WASHINGTON – Only a bit more than a quarter of the taxpayers in Western New York take the deduction for state and local taxes that a Republican tax plan would trim by 71 percent -- but Gov. Andrew M. Cuomo and Senate Minority Leader Charles E. Schumer said Monday that cutting the "SALT" deduction would harm the vast majority of taxpayers in the state.
Offering their most detailed argument yet against the GOP tax reform plan, Cuomo and Schumer told reporters on a conference call that there are several reasons why they anticipate widespread damage in the state if residents are no longer able to deduct their state income taxes on their federal return.
- The tax plan could boost federal income taxes on wealthy New Yorkers, prompting them to leave the state. Cuomo, a Democrat, said that would force the state to make up lost revenue by increasing taxes on the less wealthy, he said.
- Home values in the state could drop by as much as 10 percent, Schumer, a New York Democrat, said, citing a report from the PricewaterhouseCoopers accounting firm.
- Republicans say most taxpayers in the state would not be hurt by the reduction in the SALT deduction because the federal standard deduction would be nearly doubled under the Republican plan, from $12,700 to $24,000 for a married couple filing jointly. But Schumer disagreed, noting that the GOP plan also eliminates the $4,050 personal exemption – which would have the effect of boosting federal taxes for larger families in particular, just because large families would have more members who would lose that exemption.
Cuomo and Schumer called on New York's Republican House members – including Rep. Tom Reed of Corning and Rep. Chris Collins of Clarence, who have supported trimming the SALT deduction – to say they would vote against the tax bill unless the SALT deduction is fully restored.
But Reed and Collins showed no sign of wavering.
Repeating his contention that the GOP tax plan will save the average family in his district $1,600 annually, Reed said 99 percent of upstate taxpayers won't be affected by the changes in the SALT deduction.
“Senator Schumer and Governor Cuomo are throwing everything but the kitchen sink in a desperate attempt to protect their rich friends in New York City," said Reed, a member of the tax-writing Ways and Means Committee. "Peddling all kinds of crazy fear tactics, they have truly lost sight of how to help hardworking New Yorkers."
Cuomo said, though, that thanks to the curbing of the SALT deduction, the proposal would dramatically boost the overall amount of money that New Yorkers pay on their federal taxes.
He noted that New York already sends $48 billion more to Washington annually than it gets in federal benefits -- a situation that would get worse under the GOP tax plan.
"You're going to pay for a corporate tax break on the backs of New Yorkers?" he asked.
Schumer said the compromise that Republican House leaders agreed to in the bill – continuing to let homeowners deduct most of their property taxes while ending the deduction for state and local income taxes – still does grievous harm to the state. That's because the compromise eliminates 71 percent of the benefits of the SALT deduction.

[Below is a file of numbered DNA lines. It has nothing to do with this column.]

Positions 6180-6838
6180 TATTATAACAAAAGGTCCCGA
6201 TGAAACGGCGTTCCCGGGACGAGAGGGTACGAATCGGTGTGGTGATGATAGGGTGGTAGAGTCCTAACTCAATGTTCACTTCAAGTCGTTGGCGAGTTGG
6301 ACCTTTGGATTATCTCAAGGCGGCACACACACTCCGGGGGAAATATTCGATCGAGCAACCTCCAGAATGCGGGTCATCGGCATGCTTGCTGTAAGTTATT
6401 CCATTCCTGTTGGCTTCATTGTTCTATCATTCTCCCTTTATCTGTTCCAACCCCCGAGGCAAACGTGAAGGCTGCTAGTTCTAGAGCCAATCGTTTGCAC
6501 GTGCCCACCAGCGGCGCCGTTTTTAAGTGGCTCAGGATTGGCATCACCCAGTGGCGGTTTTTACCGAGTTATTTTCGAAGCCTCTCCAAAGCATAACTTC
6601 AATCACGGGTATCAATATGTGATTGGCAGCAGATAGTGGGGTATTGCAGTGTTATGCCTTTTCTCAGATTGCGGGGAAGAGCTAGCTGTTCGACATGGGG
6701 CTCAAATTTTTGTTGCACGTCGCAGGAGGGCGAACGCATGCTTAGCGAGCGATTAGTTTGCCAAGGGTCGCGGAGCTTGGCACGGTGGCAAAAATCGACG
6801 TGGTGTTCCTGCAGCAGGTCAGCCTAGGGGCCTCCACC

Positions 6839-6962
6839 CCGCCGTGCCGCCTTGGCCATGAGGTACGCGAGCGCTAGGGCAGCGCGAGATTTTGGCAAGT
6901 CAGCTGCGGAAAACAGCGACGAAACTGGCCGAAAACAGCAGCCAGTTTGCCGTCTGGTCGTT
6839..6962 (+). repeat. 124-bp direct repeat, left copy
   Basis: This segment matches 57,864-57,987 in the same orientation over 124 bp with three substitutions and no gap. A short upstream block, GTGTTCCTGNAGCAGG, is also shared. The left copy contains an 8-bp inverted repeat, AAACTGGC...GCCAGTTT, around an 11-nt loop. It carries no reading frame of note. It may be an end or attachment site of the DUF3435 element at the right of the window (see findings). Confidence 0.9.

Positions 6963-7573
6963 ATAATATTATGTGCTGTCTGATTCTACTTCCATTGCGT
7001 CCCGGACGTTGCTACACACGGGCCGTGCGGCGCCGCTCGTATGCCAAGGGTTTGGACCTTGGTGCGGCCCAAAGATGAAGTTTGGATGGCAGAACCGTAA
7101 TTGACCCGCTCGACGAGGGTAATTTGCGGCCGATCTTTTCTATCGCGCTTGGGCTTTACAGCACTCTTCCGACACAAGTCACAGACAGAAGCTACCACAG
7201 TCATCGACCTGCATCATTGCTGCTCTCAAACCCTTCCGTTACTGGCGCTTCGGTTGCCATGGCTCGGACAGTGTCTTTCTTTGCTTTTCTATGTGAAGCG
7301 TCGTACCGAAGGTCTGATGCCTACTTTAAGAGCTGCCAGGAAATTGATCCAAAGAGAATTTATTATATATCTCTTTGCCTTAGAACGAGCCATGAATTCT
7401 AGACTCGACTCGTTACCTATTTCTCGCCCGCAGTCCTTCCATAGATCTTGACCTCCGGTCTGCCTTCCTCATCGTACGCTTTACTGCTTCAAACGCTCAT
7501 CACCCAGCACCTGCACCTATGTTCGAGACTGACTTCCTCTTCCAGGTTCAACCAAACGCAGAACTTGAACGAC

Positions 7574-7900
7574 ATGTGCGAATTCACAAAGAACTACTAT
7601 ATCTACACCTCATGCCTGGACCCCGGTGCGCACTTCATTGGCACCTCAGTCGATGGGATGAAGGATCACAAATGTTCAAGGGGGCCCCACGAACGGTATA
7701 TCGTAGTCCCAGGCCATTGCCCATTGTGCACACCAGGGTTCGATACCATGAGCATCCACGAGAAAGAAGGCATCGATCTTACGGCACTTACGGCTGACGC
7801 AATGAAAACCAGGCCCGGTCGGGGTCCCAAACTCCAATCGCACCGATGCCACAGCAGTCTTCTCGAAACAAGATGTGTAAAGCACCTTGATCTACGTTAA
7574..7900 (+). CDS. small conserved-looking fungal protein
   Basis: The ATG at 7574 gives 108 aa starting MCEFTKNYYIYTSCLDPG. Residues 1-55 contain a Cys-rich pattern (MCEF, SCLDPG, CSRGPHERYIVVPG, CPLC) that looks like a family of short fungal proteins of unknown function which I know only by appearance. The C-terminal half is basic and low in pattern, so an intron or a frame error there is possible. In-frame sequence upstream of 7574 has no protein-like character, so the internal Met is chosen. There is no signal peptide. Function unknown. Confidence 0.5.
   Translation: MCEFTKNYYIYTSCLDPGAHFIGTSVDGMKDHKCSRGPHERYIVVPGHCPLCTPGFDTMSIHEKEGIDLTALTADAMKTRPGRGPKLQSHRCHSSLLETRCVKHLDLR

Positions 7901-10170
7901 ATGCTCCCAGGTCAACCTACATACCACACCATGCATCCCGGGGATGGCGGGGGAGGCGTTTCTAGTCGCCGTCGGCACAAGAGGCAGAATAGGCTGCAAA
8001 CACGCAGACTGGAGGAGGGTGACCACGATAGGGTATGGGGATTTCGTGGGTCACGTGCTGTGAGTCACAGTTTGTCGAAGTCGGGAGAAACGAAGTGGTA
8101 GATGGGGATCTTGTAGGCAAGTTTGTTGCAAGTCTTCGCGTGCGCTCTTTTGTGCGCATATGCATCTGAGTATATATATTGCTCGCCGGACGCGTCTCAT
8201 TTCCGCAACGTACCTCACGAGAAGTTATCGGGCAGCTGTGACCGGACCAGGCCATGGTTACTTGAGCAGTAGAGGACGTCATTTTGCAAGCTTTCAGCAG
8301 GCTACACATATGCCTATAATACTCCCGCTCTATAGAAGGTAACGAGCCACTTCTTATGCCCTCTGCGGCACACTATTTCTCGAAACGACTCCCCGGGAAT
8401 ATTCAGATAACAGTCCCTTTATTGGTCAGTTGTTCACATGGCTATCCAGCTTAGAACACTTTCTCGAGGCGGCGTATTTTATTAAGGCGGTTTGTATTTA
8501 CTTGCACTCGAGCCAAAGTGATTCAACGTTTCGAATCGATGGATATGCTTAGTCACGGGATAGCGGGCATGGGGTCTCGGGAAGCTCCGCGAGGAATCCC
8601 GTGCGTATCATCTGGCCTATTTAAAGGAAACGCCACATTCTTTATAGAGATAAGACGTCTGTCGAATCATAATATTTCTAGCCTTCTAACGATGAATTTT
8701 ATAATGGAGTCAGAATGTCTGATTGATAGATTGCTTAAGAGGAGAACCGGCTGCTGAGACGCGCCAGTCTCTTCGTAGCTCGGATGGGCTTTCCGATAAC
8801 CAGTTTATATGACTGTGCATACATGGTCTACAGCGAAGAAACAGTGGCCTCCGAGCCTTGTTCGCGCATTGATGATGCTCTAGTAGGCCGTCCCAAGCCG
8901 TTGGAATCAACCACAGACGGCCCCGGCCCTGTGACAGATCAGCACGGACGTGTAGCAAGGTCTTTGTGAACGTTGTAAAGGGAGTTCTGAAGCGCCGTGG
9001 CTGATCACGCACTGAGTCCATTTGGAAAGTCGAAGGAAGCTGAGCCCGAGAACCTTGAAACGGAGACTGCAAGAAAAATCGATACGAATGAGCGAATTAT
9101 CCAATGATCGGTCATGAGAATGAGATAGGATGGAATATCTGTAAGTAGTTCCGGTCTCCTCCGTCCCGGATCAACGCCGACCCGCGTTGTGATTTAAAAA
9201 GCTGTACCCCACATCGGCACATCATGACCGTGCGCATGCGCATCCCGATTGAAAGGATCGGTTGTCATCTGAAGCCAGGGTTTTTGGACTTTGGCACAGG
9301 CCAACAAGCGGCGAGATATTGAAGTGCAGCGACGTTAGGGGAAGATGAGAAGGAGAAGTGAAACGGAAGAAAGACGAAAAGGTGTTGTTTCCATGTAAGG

"It's as if they are saying: 'Now we'll only chop off three or four of your fingers. Aren't we doing you a big favor?' " Schumer said.
Cuomo and Schumer restated their case in support of the SALT deduction as the Government Finance Officers Association released a report that offered new details on how many taxpayers use that tax break.
That report was completed before Republicans decided to allow deductions for property taxes up to $10,000 per filer while eliminating the deductability of state and local income taxes, so it offers only a partial look at how the GOP tax plan would affect local congressional districts.
In Democratic Rep. Brian Higgins' Buffalo-based 26th congressional district, the report said, 27 percent of taxpayers claimed the state and local tax deduction in 2015. They claimed an average SALT deduction of $12,083.
In the 27th district, represented by Collins, 29 percent of taxpayers took the SALT deduction in 2015. There, the tax break averaged $12,125.
And in Reed's 23rd congressional district, 22 percent of filers claimed the SALT deduction, which averaged $11,716.
Collins, like Reed, has remained steadfastly in favor of the GOP tax plan. Collins said the overall lower rates and new tax breaks under the GOP plan would, in essence, negate all of the concerns Cuomo and Schumer detailed.
For example, the plan would benefit families by offering an additional $600 credit for each child, as well as a family tax credit to defray the costs of care for children and other dependents. Combined with the higher standard deduction and lower rates, those measures would mean most New York families would benefit from lower taxes and never even miss the SALT deduction, Collins said.
"The Republican plan puts money in the pockets of hardworking Americans, which will allow them to save to buy a home, a new car, or take a vacation," he said. "This plan is also going to make America competitive again on the world stage spurring economic growth and creating jobs."
But in its report, the Government Finance Officers Association said that some taxpayers might not suffer from the end of the SALT deduction, but noted that many would, and not just in higher-tax states such as New York.
"If SALT were repealed, almost 30 percent of taxpayers, including individuals in every state and in all income brackets, would be adversely impacted," the report said.